Tell us: will you be drinking at music festivals this summer?

<span>What’ll it be? … drinkers at Glastonbury last year.</span><span>Photograph: Jill Mead/The Guardian</span>
What’ll it be? … drinkers at Glastonbury last year.Photograph: Jill Mead/The Guardian

As festival season really gets going with Glastonbury next week, we would like to know how you’re intending to handle drinking at outdoor music events this summer.

Are they a chance to let loose in the sun and have a good time? Are you reconsidering your attitude to past years? Making steps towards minimising your drinking? Doing festival season sober for the first time – or after many years of experience of navigating the figurative and literal field without alcohol?

As Guardian deputy music editor Laura Snapes wrote recently of her attempts to navigate festivals more conscientiously this summer:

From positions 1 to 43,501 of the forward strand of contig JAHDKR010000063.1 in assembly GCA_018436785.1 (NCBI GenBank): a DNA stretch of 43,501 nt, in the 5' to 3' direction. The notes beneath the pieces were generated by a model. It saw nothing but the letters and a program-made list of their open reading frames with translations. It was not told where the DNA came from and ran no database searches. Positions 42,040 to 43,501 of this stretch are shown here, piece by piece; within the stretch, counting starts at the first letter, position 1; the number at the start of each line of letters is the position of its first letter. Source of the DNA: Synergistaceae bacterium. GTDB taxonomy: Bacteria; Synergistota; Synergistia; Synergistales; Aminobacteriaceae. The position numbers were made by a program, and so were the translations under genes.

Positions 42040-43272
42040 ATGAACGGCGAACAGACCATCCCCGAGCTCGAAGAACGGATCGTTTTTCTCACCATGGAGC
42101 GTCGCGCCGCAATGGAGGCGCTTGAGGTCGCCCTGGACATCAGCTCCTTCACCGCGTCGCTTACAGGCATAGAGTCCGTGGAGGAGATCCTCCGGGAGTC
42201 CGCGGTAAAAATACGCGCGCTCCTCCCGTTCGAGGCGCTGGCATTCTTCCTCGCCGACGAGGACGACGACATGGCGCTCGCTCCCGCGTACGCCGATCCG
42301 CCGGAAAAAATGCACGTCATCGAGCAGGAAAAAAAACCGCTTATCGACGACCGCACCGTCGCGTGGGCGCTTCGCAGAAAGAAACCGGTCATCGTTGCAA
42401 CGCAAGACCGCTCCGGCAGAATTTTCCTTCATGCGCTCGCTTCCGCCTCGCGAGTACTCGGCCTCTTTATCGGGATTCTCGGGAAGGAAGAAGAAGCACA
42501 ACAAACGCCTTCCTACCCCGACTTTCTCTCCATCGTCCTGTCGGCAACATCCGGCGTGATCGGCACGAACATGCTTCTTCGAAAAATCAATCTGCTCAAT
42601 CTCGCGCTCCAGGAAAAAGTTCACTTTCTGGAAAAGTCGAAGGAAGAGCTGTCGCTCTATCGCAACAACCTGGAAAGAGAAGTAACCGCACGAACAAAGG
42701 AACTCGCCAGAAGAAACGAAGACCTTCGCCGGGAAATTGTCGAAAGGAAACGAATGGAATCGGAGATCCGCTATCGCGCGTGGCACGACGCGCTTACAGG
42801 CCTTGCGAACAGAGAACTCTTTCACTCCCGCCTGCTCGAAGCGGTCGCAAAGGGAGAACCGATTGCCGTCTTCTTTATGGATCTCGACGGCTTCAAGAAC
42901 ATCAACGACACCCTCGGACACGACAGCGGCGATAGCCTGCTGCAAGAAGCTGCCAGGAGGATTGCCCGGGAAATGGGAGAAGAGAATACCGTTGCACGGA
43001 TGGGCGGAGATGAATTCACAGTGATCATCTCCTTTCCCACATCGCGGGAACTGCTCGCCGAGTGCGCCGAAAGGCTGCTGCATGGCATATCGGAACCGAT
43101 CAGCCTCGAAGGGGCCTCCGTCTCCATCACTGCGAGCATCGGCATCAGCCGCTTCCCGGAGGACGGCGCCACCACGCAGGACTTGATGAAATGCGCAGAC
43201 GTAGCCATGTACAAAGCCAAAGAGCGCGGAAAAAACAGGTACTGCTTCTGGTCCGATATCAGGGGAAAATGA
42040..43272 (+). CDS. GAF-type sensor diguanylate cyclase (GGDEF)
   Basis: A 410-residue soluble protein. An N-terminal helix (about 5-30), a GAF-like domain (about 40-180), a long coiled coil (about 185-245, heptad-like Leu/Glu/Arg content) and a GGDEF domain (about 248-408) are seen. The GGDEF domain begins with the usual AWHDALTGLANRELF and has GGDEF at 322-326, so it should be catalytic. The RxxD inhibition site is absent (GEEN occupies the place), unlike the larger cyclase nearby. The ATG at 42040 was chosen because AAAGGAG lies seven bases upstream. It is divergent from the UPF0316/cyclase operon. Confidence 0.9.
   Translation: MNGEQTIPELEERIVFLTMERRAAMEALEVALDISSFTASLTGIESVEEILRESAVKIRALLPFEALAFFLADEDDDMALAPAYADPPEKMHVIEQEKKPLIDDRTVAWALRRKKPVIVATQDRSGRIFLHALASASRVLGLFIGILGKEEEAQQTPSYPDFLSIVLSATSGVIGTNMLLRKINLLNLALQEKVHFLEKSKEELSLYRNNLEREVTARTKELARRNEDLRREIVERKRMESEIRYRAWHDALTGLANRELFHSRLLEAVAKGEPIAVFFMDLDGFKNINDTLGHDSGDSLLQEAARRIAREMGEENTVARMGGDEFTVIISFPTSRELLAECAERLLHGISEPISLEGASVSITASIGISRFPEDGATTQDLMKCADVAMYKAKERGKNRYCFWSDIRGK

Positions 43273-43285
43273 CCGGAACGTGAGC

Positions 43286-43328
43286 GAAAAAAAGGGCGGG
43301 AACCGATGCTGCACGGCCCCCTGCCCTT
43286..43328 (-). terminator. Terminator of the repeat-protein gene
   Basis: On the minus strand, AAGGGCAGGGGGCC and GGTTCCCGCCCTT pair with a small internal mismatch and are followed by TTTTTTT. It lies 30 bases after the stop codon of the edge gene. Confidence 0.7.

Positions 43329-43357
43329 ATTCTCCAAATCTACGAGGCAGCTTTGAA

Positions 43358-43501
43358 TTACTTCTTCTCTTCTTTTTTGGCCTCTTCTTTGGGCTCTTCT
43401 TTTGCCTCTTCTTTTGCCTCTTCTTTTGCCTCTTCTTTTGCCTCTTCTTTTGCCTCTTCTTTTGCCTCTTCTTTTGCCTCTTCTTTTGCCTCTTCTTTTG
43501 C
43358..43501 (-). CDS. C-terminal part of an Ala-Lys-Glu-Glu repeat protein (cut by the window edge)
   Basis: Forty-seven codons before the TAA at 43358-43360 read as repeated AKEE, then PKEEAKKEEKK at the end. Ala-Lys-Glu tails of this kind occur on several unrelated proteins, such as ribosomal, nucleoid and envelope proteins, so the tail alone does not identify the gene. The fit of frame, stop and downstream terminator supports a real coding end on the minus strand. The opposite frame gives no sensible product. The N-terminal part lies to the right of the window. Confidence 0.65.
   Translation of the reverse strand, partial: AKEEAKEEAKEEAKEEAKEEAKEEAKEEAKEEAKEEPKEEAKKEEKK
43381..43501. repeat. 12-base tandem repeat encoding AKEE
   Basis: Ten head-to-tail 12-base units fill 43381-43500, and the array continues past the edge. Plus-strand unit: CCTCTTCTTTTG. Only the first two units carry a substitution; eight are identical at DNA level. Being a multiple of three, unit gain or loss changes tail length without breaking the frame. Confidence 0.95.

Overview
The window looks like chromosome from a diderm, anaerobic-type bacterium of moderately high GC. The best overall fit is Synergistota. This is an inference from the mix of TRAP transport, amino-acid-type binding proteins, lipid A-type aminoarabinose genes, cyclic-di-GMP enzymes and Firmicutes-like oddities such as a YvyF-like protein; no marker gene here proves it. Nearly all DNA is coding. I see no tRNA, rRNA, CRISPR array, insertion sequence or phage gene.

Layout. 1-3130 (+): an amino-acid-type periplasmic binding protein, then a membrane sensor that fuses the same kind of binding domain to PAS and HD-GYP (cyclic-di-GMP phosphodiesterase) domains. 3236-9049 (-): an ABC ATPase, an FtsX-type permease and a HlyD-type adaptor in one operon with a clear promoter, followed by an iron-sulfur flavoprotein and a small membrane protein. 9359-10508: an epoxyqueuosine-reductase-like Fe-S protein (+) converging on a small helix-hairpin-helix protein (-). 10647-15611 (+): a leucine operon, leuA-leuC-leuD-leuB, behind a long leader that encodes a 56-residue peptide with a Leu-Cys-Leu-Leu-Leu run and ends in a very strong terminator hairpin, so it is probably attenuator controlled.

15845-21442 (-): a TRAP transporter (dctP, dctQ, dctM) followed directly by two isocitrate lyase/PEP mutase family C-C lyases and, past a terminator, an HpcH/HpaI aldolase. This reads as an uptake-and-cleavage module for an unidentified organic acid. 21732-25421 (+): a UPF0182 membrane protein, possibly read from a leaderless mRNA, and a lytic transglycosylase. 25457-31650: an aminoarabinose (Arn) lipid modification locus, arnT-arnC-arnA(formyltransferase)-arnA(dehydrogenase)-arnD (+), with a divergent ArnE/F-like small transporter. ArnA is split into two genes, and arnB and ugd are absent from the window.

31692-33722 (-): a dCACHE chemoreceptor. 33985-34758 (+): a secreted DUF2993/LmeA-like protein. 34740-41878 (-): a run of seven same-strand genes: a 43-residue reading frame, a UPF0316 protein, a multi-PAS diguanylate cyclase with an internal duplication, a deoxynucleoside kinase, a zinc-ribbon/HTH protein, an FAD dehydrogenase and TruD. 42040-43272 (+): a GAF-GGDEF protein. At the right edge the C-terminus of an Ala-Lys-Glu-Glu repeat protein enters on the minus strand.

Festival-drunk” is a particular kind of drunk. It tends to begin its steady pickling as soon as the sun is over the yardarm and last a good 12 hours or more. At its best, it’s a heavenly feeling: your most sparkling, sunkissed self, your close friends, the soundtrack to your lives writ large in front of you; the suspicion that Carly Rae Jepsen might be a child of God. The day is both endless but also laced with premature nostalgia for the present moment.

I don’t want to pathologise any of this or suggest that darkness lingers behind every good time. But in the underbelly of festival drinking, there is forgetting the music you’ve gone there to see, realising that buying several rounds of black cherry White Claws has left you with 67p in your bank account, throwing up, smoking when you wish you hadn’t, falling down a toilet at Glastonbury twice, being various shades of annoying to your fellow punters and, perhaps more importantly, your friends (as well as taking the health risks of binge drinking).

Let us know your plans below.

Callout

• For help with these issues, go to Adfam (adfam.org.uk); Al-Anon (al-anonuk.org.uk) or DrugFAM (drugfam.co.uk)